Confidential Recovery and the San Diego Veterans Coalition Collaborate on Suicide Prevention Training | New

Confidential Recovery, an outpatient drug rehab for veterans of San Diegohosted the VA Suicide Prevention Team to educate and empower those who know and work with veterans.

SAN DIEGO, June 22, 2022 /PRNewswire-PRWeb/ — Twenty-two serving and former military personnel commit suicide every day. On June 2Confidential Recovery, an outpatient addiction treatment program in San Diegopartnered with the San Diego Veterans Coalition (SDVOC) to host an educational seminar on how to help prevent suicide.

The event took place “in person” and also streamed virtually via ZOOM, and was both educational and inspiring. Keely Wright from the Veterans Administration Suicide Prevention Team shared many slides and explanations about the warning signs of suicidal behavior. She explained not only what are the “risk factors” (like having a gun or a previous suicide attempt), but also what are the “protective” factors that reduce the likelihood of a suicide attempt (like employment and access to mental health care).

Then, in an effort to save “at risk” lives, Keely gave several tips on how to approach a suicidal person, what to ask, how to respond and how to refer them for help. She also introduced several practical tools, like gun locks and pill boxes, which are designed to delay a rash decision and give the veteran some time to rethink an impulsive decision.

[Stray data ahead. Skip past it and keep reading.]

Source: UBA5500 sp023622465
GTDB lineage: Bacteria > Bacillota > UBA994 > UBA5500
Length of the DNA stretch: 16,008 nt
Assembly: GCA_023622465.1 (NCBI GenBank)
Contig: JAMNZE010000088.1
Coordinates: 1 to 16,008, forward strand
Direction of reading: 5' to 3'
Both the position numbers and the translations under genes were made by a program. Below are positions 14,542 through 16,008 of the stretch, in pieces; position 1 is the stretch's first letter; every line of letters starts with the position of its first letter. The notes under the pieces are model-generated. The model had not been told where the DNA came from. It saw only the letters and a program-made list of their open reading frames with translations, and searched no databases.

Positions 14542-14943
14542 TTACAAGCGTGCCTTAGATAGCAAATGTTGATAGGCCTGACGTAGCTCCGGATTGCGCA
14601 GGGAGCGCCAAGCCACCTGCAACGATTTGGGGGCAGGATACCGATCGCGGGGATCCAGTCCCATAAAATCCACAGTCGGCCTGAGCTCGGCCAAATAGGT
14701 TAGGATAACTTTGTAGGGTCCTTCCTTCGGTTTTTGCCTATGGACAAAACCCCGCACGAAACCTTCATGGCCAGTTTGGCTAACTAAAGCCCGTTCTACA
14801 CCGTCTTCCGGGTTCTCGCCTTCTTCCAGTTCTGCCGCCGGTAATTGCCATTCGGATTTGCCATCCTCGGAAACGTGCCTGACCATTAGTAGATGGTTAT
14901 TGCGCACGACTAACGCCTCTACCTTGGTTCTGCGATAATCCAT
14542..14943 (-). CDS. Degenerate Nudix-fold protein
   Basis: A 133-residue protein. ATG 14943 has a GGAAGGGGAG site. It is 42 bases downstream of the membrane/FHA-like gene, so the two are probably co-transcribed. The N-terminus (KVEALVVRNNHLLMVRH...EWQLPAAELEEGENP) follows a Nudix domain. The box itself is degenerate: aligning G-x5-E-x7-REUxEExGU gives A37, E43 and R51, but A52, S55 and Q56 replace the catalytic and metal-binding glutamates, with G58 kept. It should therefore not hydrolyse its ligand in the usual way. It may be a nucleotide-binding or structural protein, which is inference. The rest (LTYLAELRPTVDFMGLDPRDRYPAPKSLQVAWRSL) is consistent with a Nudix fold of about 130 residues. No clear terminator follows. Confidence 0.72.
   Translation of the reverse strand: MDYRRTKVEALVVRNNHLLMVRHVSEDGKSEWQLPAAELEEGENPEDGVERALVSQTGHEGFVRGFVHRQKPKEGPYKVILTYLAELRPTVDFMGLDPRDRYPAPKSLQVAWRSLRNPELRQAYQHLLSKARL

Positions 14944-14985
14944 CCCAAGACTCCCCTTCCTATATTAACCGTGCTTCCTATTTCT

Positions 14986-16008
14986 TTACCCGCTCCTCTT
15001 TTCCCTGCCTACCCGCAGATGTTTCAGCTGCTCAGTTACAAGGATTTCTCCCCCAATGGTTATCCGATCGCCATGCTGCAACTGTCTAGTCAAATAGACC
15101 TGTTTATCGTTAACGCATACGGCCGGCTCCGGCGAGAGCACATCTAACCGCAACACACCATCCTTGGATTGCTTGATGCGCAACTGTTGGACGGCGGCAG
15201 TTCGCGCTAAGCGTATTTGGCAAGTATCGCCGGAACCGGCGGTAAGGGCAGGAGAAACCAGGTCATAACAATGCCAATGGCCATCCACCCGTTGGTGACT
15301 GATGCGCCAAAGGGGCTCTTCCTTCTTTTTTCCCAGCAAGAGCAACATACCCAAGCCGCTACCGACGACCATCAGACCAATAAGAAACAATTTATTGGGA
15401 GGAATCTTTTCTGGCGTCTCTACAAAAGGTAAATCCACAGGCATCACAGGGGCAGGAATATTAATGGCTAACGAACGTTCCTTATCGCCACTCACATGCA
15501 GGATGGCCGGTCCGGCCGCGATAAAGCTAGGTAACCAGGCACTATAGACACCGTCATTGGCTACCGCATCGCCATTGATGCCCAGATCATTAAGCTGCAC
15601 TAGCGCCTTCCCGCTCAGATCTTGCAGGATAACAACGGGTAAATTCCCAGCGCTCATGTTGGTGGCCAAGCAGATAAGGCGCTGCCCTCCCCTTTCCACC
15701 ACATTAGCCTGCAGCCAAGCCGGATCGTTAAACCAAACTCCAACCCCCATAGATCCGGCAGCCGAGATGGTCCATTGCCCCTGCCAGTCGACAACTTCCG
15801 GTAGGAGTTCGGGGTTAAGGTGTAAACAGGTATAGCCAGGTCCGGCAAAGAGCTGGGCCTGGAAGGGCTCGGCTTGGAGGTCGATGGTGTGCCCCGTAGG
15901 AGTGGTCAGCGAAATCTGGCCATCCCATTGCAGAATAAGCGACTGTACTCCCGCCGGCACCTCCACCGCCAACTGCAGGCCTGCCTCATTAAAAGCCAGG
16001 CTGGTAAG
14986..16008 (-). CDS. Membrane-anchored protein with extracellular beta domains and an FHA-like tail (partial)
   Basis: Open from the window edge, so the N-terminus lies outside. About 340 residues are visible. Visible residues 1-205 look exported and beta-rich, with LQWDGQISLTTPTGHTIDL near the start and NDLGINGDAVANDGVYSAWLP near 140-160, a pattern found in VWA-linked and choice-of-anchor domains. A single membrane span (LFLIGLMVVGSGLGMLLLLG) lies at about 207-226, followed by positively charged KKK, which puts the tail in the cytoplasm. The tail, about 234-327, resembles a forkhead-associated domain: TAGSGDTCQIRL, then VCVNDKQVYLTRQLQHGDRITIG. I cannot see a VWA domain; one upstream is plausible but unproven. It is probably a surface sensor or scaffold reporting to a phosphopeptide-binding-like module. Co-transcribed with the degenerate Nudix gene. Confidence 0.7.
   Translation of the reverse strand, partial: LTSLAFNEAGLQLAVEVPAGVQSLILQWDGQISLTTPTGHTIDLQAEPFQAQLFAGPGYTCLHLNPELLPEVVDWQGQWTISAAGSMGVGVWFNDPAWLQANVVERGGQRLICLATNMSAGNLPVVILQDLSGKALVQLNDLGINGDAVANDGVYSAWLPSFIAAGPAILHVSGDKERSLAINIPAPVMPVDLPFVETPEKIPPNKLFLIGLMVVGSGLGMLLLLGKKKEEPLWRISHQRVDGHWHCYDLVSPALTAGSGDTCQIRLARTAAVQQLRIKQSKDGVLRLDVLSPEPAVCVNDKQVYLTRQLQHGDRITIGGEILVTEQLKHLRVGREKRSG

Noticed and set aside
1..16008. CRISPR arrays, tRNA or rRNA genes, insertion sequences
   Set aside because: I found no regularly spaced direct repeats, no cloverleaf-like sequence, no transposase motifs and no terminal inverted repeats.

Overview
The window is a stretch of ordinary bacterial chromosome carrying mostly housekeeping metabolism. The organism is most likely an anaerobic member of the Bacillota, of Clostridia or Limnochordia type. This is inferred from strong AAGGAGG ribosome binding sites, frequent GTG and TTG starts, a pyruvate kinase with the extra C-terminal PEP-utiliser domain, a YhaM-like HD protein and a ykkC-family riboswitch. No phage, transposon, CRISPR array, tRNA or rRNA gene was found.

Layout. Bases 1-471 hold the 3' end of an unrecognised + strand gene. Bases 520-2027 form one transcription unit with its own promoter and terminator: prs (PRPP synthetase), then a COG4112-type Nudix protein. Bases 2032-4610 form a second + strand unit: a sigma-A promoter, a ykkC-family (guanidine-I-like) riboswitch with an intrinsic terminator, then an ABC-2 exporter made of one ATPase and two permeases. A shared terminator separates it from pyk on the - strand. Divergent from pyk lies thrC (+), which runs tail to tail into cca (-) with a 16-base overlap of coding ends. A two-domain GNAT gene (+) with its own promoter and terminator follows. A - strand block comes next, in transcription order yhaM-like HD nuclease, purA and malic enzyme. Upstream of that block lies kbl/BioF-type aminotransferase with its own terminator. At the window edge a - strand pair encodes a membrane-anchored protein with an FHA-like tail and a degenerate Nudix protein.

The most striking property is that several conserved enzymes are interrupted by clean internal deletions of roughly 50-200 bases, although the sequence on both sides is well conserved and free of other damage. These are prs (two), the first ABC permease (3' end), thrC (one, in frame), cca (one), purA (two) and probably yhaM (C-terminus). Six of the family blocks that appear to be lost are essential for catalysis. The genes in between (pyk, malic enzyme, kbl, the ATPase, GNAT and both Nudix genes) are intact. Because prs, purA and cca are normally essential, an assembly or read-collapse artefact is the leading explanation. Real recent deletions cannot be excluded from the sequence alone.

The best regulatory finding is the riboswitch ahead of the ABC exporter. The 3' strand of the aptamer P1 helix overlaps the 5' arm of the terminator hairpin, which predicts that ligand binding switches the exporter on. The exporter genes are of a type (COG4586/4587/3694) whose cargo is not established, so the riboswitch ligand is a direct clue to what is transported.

Being proactive when someone is “at risk” of suicide

One of the key messages of the presentation was the recommendation to approach someone who might be in distress, especially if they have one or more “risk factors”. It can be daunting, but the veteran (or civilian) in your life deserves you to take this step, and it could save their life. There’s nothing wrong with simply asking, “Are you thinking about killing yourself?”

Confidential Recovery Operations Manager Jay Wylie, himself a recovering veteran, echoes the need to approach veterans about suicidal ideation. “It’s a conversation that needs to happen because, frankly, the vet in question probably wants to talk about it. Being able to share your struggles with someone who cares can be a huge relief,” says Jay.

Of course, the principles of training apply to everyone, not just veterans, although the suicide rate among veterans is much higher than among civilians. Additionally, isolation and other challenges posed by the COVID-19 pandemic have contributed to increased suicide rates among veterans and civilians.

To learn more about how to prevent a veteran’s suicide and find many resources to help you, visit the Veterans Administration Suicide Prevention website.

Learn more about confidential recovery:

Scott H. Silvermanauthor of The Opioid Epidemic, created Confidential Recovery in 2014 to provide men and women with San Diego, California a private, highly clinical outpatient treatment program for substance use disorders. Learn more at:

Learn more about the San Diego Veterans Coalition:

San Diego nonprofit was established in 2009 and serves the needs of San Diego veterans and their families by hosting events and connecting organizations so we can provide veterans and their families with a full range of services and other opportunities. Learn more at:

Media Contact

Jay WylieConfidential recovery, 1 6194521200,

Jay WylieConfidential Recovery, 619-4521200,

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